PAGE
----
She advised student poets to learn other genres like fiction or playwriting “to see how you push up against it.”  Dove considers playwriting the closest to poetry “because of all the things that must be left out.” The pivotal point in Sonata Mulattica, where Bridgetower and Beethoven disagree, is written as a short play, complete with detailed stage directions.  She also told students that they should learn another language because they will learn more about English in the process.  A fluent German speaker, Dove observed that “every language does something that no other language can.”

Ms. Dove is an accomplished ballroom dancer.  She sees dance as an application of the physicality of music, and like poetry, is iambic, with stress and non-stress on the beat.  She noted that “we tend to syncopate because that’s the way we talk.”   She has been a musician for most of her life (cello and viola da gamba), and considers the music of poetry a tool for engaging the reader.  “You must create your own music so the reader breathes when you breathe.”  In comparing poetry to visual art, Ms. Dove said the visual often “gives it to you immediately,” whereas poets must go “one step at a time,” using the medium of “the word, the silences on the page, and the density of the language.”

On the creative process: Dove writes what moves her at the moment, but the struggle is always in how to communicate.  She drafts her poems in longhand, saying that “it gives her time to think,” and because she “needs the tactile, to feel it.”  The instancy of computers and internet, “fractures one’s attention,” and that screens lead us to read faster.   She pointed out how we usually tend to think of e-mail as “provisional.”  With typewriters and computers, she found herself “coming up against the tyranny of the right-hand margin.”  She also does not want to read online.  However, she thought computers can be very useful, because when a student is struggling, they can play with the font, turn a poem sideways, and use other techniques “to make it strange,” which can help them make a breakthrough.  When she puts poems together for a book, she spreads them out on the floor and continually rearranges them like tiles to see which ones naturally come together.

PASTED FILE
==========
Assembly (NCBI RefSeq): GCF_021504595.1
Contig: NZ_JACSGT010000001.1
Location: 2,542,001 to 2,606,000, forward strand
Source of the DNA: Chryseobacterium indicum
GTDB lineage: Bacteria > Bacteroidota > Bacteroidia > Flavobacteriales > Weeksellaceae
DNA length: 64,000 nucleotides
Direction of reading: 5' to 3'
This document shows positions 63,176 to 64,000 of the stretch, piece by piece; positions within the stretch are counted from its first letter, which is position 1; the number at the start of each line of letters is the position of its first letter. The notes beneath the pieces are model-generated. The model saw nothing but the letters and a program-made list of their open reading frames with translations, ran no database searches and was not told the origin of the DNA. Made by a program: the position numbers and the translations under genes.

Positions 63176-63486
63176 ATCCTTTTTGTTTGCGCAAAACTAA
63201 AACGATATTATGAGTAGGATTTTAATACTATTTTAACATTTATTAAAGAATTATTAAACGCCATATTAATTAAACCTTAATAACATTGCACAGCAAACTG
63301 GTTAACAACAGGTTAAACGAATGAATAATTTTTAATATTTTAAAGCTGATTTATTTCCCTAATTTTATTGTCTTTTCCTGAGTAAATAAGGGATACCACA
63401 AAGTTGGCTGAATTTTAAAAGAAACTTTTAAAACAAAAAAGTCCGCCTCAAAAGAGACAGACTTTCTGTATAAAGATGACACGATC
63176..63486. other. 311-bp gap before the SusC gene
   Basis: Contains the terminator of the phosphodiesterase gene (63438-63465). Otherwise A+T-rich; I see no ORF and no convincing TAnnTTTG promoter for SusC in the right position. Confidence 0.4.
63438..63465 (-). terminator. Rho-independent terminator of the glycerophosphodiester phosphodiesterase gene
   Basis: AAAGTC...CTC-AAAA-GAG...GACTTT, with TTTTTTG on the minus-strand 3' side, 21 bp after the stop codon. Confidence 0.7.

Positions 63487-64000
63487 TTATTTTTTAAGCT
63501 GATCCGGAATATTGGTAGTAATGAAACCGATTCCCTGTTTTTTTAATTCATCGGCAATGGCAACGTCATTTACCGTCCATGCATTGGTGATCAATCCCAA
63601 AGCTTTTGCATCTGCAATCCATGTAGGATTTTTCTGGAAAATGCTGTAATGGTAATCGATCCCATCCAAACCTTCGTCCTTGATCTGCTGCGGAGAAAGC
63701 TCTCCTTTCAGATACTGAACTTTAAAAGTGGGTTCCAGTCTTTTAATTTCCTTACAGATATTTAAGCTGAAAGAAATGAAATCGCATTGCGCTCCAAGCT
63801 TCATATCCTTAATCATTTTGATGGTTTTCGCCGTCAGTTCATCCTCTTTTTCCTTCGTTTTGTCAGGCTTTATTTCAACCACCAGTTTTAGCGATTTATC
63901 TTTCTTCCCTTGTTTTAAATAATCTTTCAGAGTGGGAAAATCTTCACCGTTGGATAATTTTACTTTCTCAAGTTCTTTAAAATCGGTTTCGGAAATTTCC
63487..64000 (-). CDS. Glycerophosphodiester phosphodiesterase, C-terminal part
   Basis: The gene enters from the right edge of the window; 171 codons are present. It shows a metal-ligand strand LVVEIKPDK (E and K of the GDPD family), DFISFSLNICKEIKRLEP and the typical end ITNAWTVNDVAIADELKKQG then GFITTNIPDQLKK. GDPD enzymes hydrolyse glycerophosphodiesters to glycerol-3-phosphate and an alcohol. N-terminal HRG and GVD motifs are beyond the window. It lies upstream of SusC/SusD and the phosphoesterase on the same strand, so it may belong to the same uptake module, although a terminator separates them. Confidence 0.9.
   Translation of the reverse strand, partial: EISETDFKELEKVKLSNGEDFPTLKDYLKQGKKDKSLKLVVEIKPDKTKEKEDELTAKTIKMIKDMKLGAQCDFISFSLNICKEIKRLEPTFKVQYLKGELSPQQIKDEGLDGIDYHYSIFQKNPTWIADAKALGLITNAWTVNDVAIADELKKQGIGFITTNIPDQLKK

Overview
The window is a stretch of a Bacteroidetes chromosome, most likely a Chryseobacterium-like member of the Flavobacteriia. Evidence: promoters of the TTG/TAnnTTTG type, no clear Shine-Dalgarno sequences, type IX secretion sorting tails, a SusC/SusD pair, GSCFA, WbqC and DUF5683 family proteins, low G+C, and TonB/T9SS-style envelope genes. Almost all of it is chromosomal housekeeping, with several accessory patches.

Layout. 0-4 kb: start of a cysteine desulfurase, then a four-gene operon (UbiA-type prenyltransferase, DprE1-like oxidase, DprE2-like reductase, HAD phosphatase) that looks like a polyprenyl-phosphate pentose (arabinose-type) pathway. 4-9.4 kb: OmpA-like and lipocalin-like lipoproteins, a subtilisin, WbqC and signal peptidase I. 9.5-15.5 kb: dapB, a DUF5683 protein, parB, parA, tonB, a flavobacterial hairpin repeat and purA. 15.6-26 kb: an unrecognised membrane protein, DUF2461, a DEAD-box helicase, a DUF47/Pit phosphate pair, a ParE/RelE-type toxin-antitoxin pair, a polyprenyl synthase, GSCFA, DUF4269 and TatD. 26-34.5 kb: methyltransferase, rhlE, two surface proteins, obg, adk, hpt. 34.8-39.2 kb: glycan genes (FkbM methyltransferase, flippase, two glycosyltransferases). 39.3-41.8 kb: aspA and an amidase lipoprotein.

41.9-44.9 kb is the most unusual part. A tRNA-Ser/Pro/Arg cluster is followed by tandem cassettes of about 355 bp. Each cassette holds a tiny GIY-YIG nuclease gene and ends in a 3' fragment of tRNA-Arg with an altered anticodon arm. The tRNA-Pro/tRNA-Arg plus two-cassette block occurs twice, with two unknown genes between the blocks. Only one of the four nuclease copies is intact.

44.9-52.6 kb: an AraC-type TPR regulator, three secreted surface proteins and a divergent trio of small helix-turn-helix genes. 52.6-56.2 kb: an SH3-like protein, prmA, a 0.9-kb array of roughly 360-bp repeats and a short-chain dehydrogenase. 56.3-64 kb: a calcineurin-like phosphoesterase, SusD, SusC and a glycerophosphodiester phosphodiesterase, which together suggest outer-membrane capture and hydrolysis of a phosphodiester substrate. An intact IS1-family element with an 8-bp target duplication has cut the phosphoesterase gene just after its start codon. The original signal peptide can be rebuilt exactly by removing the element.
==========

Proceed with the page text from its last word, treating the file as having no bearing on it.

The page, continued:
On poetry in the schools:  Dove offered this recommendation – “Read a poem to the kids at the end of every day, and then just send the kids home.  Don’t talk about it.”  When the kids are ready, they will naturally start talking about the poem, discovering, engaging, and learning on their own terms.  For Dove, “to love poetry was one of the luckiest things to happen to me in my life.  Poetry is the ultimate – it is the pearl.”

Rita Dove’s visit to campus was sponsored by the Great Poets Series of the Tulane Creative Writing Fund. This was the third annual event in the Poet Laureate Series, following visits by Louise Gluck and Billy Collins.

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Edmund White 02/01/10

Report by Katie McGinnis:

When contrasted against the commanding power of his work, Edmund White is surprisingly genial in person. Students, faculty and community members were treated to his reading on February 1st in the LBC’s Kendall Cram Room. White read from his famous work City Boy, an autobiographical documentation of the New York gay scene in the 1960s and 70s, and then answered audience questions.